4
\$\begingroup\$

Does this look like a proper implementation of a hash table in C++? Any errors anyone can find? Thanks in advance (:

template <typename T>
class HashTable
{
public:
HashTable(int amount)
{
    size = amount;
    values = new T*[size];
    for (int i = 0; i < size; i++)
    {
        *(values + i) = nullptr;
    }
}
~HashTable()
{
    if(values != nullptr)
    {
        for (int i = 0; i < size; i++)
        {
            if(*(values + i) != nullptr)
            {
                delete *(values + i);
                *(values + i) = nullptr;
            }
        }
        delete[] values;
    }
}

void addValue(const std::string & key, T value)
{
    int location = hash(key);

    if (*(values + location) == nullptr)
    {
        *(values + location) = new T;
    }

    **(values + location) = value;
}

void printValues()
{
    for (int i = 0; i < size; i++)
    {
        if (*(values + i) != nullptr)
        {
            printf("value : %i\n", **(values + i));
        }
    }
}

T* getValue(const std::string & key)
{
    return *(values + hash(key))
}

private:

int hash(const std::string & key)
{
    int value = 0;
    for (unsigned int i = 0; i < key.length(); i++)
    {
        value += key[i] * (i + 1);
    }
    return value % size;
}

int size;
T ** values = nullptr;
};
\$\endgroup\$
2
  • \$\begingroup\$ You are not handling collisions, i.e. when two different keys get mapped to the same slot you can't simply overwrite what was there (unless the keys are identical), but have to handle storing both key-value pairs somehow. There are several ways to do that, the Wikipedia page has some good descriptions of the main ones. \$\endgroup\$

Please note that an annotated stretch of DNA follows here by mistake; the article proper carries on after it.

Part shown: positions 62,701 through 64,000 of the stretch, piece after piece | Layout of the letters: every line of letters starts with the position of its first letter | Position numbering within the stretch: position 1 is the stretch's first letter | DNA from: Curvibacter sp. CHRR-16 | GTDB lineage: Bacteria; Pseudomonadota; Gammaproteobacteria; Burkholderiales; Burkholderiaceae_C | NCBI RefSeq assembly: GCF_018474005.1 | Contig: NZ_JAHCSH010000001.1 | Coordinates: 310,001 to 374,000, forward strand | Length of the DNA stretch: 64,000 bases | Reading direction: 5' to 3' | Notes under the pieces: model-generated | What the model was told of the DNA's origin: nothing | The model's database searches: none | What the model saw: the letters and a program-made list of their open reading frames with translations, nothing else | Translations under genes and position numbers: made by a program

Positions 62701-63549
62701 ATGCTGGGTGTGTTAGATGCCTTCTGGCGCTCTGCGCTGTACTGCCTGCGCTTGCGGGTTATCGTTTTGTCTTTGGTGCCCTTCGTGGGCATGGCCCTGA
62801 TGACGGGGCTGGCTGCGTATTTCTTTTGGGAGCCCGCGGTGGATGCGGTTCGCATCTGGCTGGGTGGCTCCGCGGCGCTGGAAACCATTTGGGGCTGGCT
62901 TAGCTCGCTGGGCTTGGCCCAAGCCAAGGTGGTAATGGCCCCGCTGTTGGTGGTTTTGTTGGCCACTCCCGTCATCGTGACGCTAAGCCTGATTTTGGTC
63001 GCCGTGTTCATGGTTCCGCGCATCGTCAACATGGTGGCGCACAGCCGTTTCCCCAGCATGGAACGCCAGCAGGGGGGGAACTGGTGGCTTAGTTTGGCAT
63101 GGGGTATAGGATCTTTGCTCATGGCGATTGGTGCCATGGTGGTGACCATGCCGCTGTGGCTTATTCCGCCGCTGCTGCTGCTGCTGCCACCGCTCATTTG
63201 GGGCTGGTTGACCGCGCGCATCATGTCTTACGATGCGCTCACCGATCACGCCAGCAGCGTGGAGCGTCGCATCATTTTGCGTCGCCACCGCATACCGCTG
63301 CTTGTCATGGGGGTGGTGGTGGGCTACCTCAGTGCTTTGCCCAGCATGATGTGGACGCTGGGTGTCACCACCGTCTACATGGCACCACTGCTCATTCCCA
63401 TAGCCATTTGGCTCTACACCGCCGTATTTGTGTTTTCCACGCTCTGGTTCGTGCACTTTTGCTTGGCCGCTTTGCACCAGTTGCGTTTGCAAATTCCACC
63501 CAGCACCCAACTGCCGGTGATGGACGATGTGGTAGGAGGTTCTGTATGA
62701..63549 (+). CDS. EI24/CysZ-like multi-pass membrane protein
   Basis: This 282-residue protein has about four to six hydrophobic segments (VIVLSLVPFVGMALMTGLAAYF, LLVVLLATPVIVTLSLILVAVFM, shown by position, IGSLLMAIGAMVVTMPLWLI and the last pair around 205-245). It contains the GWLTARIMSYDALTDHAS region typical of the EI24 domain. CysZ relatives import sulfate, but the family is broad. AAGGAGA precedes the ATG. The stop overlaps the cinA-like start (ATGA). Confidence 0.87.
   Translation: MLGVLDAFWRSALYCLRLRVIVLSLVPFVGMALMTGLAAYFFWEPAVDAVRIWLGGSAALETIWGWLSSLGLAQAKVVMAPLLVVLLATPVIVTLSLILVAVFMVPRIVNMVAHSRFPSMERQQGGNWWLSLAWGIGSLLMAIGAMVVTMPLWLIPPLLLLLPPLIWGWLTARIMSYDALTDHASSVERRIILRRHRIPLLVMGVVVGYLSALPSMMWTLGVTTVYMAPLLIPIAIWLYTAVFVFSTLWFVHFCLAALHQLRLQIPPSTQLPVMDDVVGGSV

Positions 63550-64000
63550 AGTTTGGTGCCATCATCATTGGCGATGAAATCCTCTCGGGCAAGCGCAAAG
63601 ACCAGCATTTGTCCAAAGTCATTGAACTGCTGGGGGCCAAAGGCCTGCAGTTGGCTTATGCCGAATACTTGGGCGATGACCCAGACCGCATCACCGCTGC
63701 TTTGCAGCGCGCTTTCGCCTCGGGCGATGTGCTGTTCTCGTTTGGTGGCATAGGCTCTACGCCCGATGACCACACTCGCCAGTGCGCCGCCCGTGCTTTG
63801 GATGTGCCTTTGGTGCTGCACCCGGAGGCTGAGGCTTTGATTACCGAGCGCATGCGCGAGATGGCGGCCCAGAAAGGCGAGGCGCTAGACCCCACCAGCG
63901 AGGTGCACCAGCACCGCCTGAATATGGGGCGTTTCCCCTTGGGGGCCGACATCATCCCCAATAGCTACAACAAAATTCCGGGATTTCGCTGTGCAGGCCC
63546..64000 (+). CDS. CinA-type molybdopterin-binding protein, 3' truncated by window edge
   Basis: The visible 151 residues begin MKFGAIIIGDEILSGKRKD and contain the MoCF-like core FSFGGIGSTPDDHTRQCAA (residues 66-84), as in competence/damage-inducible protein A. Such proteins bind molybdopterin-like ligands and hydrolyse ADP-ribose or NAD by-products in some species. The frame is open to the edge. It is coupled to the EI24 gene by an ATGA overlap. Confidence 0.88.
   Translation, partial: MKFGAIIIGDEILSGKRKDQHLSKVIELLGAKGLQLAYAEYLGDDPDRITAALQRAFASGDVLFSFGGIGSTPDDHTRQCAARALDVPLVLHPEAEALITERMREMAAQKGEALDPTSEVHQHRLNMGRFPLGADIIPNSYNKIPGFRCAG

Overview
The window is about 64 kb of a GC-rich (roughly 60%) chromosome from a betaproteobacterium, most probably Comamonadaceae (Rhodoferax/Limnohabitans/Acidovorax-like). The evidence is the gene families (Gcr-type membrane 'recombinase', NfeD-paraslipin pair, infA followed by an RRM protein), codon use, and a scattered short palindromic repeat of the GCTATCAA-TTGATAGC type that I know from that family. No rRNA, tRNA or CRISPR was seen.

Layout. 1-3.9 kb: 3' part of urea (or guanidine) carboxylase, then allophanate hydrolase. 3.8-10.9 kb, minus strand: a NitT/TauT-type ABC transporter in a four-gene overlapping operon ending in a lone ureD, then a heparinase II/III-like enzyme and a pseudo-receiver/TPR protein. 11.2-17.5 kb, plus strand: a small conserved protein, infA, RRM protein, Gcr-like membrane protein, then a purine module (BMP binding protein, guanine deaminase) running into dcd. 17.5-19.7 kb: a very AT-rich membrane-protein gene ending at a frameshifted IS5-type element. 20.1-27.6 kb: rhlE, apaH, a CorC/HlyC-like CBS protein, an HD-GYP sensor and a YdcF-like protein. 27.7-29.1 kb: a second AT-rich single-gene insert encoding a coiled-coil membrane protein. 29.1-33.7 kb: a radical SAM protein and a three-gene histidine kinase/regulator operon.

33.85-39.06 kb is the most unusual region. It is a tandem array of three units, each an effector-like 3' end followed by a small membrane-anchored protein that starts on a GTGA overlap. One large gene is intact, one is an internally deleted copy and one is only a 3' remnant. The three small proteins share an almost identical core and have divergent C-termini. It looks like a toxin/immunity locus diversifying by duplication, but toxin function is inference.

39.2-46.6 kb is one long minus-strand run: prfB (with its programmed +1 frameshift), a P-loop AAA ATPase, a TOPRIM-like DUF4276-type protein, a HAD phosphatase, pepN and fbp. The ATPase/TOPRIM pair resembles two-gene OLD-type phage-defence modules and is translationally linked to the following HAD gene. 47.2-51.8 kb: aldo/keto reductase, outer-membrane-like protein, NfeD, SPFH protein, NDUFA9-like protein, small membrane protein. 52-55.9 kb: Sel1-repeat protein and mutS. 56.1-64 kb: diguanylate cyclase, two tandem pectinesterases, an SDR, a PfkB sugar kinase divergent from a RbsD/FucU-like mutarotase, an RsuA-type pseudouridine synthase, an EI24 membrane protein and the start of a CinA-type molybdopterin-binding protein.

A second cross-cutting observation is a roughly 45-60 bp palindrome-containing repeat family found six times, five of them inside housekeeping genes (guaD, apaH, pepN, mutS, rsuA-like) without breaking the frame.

– Jaime
    May 3, 2016 at 18:37
  • 3
    \$\begingroup\$ No the correct way is to use the one provided by the standard. std::unordered_map \$\endgroup\$ May 3, 2016 at 19:23

2 Answers 2

2
\$\begingroup\$

The biggest issue is, as mentioned in the comments, that you don't handle collisions. I'm not going to cover that, but I'll address some other issues.

IMO your hashtable should be templated on at least 3 types - the key type, the value type, and the hash functor. This way you aren't limiting your users to having string keys or to rely on your hash function.

You should also use colon initialization - the data members will be default initialized at the starting curly brace of the constructor, but with colon initialization you skip the default initialization and the replacement with new values. That would look something like this

HashTable(size_t amount) : size(amount), values(new Value*[size]) { 
    for (size_t i = 0; i < size; ++i) {
        values[i] = nullptr; 
    }   
}

You'll notice I've replaced your ints with size_t - in these situations you don't need negative numbers. I've also used the subscript notation instead of pointer arithmatic, which is much, much easier to read and reason about. You should strongly prefer subscript notation if it is possible to use it.

Your destructor doesn't need to check if the the values are not nullptr - there isn't a sensible reason it should be.